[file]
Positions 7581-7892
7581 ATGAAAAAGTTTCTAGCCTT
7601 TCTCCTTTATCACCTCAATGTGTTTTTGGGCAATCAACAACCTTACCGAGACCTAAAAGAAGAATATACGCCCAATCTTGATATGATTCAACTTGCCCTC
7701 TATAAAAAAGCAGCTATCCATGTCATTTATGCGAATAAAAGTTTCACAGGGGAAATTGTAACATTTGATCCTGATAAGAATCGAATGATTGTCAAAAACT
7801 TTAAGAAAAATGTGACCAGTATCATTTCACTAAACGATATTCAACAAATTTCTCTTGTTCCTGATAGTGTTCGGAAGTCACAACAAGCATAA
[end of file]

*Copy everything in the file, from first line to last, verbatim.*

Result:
Positions 7581-7892
7581 ATGAAAAAGTTTCTAGCCTT
7601 TCTCCTTTATCACCTCAATGTGTTTTTGGGCAATCAACAACCTTACCGAGACCTAAAAGAAGAATATACGCCCAATCTTGATATGATTCAACTTGCCCTC
7701 TATAAAAAAGCAGCTATCCATGTCATTTATGCGAATAAAAGTTTCACAGGGGAAATTGTAACATTTGATCCTGATAAGAATCGAATGATTGTCAAAAACT
7801 TTAAGAAAAATGTGACCAGTATCATTTCACTAAACGATATTCAACAAATTTCTCTTGTTCCTGATAGTGTTCGGAAGTCACAACAAGCATAA